JOURNAL ARTICLE

Familial amyloidotic polyneuropathy: current and emerging treatment options for transthyretin-mediated amyloidosis

Ernst Hund
Application of Clinical Genetics 2012, 5: 37-41
23776379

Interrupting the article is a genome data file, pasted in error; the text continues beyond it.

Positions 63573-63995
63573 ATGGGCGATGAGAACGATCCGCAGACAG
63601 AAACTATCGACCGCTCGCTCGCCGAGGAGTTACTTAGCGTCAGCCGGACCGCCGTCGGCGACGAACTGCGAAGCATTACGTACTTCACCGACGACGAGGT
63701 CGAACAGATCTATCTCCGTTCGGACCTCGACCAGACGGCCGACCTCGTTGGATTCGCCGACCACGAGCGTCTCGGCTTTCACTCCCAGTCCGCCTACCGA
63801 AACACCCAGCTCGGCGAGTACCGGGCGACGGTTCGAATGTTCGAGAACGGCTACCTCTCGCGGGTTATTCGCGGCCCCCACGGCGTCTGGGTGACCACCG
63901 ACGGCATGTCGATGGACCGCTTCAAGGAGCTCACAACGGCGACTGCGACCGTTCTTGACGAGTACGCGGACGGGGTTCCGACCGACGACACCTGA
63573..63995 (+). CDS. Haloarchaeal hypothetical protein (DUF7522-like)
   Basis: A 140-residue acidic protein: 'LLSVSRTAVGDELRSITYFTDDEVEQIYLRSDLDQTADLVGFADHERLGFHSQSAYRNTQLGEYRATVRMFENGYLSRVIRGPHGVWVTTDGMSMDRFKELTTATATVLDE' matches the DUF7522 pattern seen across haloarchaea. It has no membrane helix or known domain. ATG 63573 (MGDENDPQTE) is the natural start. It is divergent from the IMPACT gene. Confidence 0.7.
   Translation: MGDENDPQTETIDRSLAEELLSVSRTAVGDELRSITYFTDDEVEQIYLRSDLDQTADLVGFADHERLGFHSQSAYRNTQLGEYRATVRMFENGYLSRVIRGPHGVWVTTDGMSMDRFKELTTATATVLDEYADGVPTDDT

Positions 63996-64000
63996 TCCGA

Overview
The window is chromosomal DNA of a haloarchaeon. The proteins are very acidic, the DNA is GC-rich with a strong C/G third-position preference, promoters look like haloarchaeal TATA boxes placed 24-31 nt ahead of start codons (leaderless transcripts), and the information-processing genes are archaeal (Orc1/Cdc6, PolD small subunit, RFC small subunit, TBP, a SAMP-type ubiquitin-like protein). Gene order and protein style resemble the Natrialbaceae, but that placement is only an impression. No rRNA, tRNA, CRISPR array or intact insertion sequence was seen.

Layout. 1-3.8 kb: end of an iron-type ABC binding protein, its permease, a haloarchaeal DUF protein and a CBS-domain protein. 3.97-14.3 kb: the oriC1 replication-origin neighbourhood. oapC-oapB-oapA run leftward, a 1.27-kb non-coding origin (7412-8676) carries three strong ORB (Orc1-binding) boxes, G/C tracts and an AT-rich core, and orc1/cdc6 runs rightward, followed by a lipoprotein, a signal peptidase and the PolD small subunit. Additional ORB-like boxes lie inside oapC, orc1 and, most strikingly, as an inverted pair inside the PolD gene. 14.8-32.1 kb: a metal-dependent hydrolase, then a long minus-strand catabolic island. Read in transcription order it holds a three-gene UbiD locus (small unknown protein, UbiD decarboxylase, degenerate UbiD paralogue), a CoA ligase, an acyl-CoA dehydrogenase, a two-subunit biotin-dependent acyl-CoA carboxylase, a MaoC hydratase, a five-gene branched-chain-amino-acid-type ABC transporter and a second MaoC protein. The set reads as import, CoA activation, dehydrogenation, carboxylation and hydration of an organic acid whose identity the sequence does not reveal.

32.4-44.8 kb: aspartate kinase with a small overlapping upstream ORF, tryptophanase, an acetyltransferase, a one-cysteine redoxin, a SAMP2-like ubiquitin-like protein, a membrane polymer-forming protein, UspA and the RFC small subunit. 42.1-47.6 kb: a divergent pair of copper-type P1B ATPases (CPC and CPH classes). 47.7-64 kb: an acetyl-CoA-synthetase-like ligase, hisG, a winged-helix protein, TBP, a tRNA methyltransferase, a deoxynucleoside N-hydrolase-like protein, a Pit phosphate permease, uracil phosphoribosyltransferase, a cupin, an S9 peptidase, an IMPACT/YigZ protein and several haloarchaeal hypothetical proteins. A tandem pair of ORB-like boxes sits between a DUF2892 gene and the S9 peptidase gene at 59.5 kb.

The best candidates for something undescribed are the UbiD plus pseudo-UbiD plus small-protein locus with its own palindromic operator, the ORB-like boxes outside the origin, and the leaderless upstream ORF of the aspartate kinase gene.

Transthyretin familial amyloid polyneuropathy (TTR-FAP) is a fatal clinical disorder characterized by extracellular deposition of abnormal fibrils derived from misfolded, normally soluble transthyretin (TTR) molecules. The disease is most commonly caused by a point mutation within the TTR gene inherited in an autosomal dominant fashion. Over 100 of such mutations have been identified, leading to destabilization of the physiological TTR tetramer. As a result, many monomers originate with a tendency for spontaneous conformational changes and self-aggregation. The main clinical feature of TTR-FAP is progressive sensorimotor and autonomic neuropathy. In the beginning, this polyneuropathy predominantly involves small unmyelinated nerve fibers with the result of dissociated sensory loss disproportionately affecting sensation of pain and temperature. Autonomic neuropathy typically accompanies sensory deficits early in the disease course. The symptoms include orthostatic hypotension, constipation alternating with diarrhea, erectile dysfunction, anhydrosis, and urinary retention or incontinence. Later, involvement of motor fibers causes rapidly progressive weakness and gait disturbances. In addition to the peripheral nervous system, the heart and the gut are frequently affected. Onset of symptoms is bimodal, with one peak at age 33 years (early onset) and another distinct peak in the sixth decade of life (late onset). The course of TTR-FAP is uniformly progressive and fatal. Death occurs an average of 10.8 years after the onset of symptoms in Portuguese patients, and 7.3 years in late-onset Japanese patients. Common causes include cachexia, cardiac failure, arrhythmia, and secondary infections. Liver transplantation is the standard therapy for patients who are in a clinical condition good enough to tolerate this intervention because it stops progression of neuropathy by removing the main source of mutant TTR. Recently, orally administered tafamidis meglumine has been approved by European authorities for treatment of FAP. The substance has been shown to stabilize the TTR tetramer, thereby improving the outcome of patients with TTR-FAP. Various other strategies have been studied in vitro to prevent TTR amyloidosis, including gene therapy, immunization, dissolution of TTR aggregates, and free radical scavengers, but none of them is ready for clinical use so far.

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